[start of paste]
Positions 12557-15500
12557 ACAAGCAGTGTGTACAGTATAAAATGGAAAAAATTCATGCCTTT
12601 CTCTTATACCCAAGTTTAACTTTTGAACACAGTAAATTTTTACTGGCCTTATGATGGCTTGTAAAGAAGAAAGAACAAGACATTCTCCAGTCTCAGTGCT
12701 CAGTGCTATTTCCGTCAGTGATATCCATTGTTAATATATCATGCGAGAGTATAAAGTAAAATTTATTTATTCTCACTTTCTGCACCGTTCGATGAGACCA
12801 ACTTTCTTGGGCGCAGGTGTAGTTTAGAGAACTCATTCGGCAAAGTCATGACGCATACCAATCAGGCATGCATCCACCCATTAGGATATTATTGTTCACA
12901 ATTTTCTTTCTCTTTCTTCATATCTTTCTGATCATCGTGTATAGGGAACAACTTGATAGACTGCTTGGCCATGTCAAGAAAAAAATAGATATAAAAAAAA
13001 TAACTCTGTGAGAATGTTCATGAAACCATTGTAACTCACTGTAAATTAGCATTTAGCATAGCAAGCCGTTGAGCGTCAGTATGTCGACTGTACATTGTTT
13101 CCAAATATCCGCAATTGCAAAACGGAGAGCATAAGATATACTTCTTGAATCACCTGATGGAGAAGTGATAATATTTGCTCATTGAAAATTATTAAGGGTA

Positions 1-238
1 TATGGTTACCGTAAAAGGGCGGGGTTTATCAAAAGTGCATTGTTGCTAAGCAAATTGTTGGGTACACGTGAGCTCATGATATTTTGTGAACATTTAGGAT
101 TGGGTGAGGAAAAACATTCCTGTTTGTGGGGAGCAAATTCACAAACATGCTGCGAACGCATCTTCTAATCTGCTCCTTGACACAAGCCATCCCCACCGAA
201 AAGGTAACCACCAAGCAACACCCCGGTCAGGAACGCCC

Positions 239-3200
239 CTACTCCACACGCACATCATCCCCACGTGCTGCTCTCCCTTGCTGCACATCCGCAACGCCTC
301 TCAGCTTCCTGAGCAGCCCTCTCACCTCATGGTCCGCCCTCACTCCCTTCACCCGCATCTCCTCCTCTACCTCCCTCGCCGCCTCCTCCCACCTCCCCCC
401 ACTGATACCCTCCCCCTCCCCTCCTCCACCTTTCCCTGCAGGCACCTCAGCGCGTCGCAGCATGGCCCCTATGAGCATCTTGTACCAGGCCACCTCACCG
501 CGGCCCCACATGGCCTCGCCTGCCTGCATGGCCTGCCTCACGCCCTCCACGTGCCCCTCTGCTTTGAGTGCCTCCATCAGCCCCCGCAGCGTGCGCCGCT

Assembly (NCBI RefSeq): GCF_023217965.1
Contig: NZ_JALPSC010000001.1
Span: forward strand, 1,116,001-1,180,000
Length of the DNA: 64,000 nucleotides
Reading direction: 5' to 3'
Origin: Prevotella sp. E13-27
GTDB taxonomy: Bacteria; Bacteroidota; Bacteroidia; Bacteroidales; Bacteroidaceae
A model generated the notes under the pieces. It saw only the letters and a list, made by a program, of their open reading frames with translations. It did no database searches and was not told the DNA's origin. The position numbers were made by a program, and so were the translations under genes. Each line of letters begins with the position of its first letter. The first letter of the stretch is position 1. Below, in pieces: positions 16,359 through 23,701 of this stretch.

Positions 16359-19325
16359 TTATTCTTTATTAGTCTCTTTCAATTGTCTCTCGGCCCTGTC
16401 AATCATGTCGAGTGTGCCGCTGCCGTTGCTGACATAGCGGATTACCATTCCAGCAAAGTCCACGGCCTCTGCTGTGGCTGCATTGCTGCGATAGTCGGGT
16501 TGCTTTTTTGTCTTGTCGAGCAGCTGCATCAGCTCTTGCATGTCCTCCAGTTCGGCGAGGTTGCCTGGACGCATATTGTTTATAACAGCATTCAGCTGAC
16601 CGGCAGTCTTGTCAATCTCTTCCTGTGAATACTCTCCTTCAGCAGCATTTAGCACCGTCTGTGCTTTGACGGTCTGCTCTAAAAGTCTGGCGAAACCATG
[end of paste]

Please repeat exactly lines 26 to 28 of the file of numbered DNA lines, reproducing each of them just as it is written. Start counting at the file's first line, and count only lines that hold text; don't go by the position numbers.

Positions 16359-19325
16359 TTATTCTTTATTAGTCTCTTTCAATTGTCTCTCGGCCCTGTC
16401 AATCATGTCGAGTGTGCCGCTGCCGTTGCTGACATAGCGGATTACCATTCCAGCAAAGTCCACGGCCTCTGCTGTGGCTGCATTGCTGCGATAGTCGGGT